And now, an amateur forecast for yKos

Thursday:  Low 79, High 104
Friday:  Low 81, High 106
Saturday:  Low 78, High 103
Sunday:  Low 78, High 101

To get this forecast, I looked at the GFS model 850 mb temperatures, added about 11 C for the high (seemed to work this weekend) and subtracted 2 C for the low (past behavior suggests a 13 C difference between max and min in Las Vegas when relatively hot in June -- I don't know if a real forecaster would take that into consideration).  
The NWS predicts brisk upper 90s for Friday and Saturday, 101 on Thursday and 100 on Sunday.  Of course, 4-7 days out the models may be spectacularly wrong, but 90s or 100s in Vegas in early June are near certainties.  

Not that I'm bitter, but next weekend looks like another round of sunshine and seventies near Chicago.  

Originally posted to Yamaneko2 on Sun Jun 04, 2006 at 10:37 PM PDT.

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Comment Preferences

  •  yikes...that's hot! (1+ / 0-)
    Recommended by:
    Yamaneko2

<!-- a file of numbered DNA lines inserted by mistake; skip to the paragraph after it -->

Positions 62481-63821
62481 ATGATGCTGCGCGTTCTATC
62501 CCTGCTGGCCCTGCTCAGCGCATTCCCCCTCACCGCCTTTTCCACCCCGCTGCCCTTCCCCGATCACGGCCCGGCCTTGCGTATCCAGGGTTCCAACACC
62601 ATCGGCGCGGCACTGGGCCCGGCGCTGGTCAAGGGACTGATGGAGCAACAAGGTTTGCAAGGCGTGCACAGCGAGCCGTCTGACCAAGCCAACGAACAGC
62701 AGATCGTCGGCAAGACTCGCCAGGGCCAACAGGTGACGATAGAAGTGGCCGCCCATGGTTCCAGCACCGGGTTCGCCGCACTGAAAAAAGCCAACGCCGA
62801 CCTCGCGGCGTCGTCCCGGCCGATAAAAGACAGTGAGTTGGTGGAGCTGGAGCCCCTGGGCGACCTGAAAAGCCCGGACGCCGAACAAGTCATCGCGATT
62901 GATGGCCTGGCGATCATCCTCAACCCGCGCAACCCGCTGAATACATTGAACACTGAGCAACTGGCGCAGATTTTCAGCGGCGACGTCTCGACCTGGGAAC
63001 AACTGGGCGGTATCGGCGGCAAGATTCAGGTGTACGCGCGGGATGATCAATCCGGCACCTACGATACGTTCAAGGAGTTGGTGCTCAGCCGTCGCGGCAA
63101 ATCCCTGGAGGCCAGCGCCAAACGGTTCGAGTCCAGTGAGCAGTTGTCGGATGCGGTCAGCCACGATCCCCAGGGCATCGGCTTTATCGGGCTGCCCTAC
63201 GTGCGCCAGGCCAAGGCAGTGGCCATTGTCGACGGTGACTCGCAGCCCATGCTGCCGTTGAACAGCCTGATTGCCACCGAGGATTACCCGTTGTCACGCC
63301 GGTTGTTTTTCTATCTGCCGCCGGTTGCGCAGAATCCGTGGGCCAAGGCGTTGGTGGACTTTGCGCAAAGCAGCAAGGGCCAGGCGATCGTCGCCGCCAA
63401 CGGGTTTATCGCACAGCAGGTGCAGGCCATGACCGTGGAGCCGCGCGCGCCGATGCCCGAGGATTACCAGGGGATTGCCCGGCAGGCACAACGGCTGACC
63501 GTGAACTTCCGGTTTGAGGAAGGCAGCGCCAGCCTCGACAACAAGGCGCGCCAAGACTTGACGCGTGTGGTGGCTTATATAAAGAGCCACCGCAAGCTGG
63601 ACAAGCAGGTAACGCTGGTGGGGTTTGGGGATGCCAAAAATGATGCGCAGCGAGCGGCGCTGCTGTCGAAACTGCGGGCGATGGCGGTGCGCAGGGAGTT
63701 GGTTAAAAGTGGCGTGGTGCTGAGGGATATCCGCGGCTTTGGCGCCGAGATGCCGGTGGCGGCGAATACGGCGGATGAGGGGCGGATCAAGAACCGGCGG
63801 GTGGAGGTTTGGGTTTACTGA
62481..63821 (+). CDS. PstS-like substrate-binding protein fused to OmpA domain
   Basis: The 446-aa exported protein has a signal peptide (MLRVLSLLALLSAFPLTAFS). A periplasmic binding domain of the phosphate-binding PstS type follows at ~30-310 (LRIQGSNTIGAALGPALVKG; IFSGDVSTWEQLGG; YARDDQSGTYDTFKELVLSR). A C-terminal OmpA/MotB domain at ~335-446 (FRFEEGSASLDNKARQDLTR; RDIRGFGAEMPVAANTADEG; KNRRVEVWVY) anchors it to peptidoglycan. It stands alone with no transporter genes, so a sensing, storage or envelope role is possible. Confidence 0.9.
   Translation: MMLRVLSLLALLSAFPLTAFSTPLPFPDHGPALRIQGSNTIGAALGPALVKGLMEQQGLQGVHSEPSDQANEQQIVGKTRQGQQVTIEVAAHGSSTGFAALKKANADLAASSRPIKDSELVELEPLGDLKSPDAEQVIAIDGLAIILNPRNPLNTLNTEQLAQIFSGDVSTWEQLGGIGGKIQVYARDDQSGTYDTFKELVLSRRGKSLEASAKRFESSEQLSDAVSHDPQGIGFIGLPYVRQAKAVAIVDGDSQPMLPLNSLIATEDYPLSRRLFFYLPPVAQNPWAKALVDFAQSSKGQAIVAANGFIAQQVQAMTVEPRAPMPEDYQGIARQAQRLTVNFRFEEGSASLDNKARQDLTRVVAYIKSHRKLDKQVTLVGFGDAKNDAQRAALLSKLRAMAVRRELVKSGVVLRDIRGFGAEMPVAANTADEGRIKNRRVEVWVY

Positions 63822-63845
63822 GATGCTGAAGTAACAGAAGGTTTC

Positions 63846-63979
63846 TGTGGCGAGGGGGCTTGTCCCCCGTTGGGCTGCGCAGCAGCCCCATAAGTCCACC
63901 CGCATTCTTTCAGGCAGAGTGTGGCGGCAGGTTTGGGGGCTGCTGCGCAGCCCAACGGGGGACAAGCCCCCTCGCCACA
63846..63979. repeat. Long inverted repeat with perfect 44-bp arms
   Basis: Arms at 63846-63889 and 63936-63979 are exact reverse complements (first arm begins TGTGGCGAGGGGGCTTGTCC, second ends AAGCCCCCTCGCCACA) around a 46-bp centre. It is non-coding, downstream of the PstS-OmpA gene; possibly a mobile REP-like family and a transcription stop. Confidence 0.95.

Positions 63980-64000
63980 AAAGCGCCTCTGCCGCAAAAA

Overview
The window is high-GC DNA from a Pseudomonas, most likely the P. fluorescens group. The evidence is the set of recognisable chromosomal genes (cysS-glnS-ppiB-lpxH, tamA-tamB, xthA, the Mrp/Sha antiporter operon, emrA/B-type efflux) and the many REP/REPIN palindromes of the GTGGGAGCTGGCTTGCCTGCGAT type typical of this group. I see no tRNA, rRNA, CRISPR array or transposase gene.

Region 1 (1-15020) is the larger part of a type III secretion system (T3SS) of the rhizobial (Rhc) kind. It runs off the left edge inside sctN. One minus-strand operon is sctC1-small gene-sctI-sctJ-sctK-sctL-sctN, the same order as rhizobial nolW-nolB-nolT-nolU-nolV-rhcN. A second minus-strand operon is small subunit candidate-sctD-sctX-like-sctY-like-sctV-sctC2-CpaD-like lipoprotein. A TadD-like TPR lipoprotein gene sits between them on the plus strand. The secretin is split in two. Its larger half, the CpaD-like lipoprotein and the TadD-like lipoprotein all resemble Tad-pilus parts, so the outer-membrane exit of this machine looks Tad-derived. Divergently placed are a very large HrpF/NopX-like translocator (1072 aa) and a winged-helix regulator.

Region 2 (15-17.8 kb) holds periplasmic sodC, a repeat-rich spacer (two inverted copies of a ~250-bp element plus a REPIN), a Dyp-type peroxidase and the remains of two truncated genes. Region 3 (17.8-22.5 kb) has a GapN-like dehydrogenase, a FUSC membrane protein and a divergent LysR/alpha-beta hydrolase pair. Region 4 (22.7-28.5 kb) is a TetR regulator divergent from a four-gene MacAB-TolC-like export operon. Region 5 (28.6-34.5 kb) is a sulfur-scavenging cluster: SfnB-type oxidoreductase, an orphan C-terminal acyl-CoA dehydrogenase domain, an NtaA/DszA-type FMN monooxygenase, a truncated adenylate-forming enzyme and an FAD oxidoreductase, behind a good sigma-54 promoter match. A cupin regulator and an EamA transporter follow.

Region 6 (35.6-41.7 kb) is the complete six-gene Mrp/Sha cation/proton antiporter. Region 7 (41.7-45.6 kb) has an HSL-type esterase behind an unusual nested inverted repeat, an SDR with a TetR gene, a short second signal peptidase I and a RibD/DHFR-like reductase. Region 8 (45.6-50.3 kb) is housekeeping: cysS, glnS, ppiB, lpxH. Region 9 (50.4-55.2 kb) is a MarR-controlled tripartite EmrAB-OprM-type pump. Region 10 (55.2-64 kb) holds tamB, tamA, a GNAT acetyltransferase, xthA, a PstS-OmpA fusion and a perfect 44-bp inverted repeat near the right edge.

I guess I'm prepared:)

    I just bought some lovely skirts and cute capri's for the occasion:)

  •  Aww Crap! (0+ / 0-)

    I had my Weather widget set to Las Vegas and was very pleased when the forecast showed the mid-80s for this week. After reading this diary I double-checked and saw that it was set to Las Vegas, NEW MEXICO!

    It's gonna be 107 degrees tomorrow in Las Vegas, NEVADA!!!!!!

    And don't tell me it's a DRY heat! You can stuff your dry heat when the soles of my sneakers are melting onto the pavement!!

  •  Cool! (1+ / 0-)
    Recommended by:
    Yamaneko2

    Mother Nature bats last.

    by pigpaste on Sun Jun 04, 2006 at 11:27:08 PM PDT

  •  Vegas is nice (3+ / 0-)
    Recommended by:
    Ted Hitler, mrd in nyc, Yamaneko2

    ...until about the end of April.  

    I'm already on my way there.  Like an idiot I'm riding the southern route out.  It'll be 100 in west Texas by noon and still in the high 90's when I arrive in Roswell, New Mexico about dark.  The next two days from there to Vegas will be cookers, too.  I hope the old Harley holds up.  I'm packing a lot of extra drinking water and have lots of sunscreen.  

    Chicago is sounding pretty sweet right now.

    80W-71S
    The most un-American thing you can say is, "You can't say that." -G. Keillo

    by Eddie Haskell on Sun Jun 04, 2006 at 11:27:31 PM PDT

    •  Are you really hoggin' it to Vegas? (1+ / 0-)
      Recommended by:
      Eddie Haskell
      •  Yes (2+ / 0-)
        Recommended by:
        mrd in nyc, Yamaneko2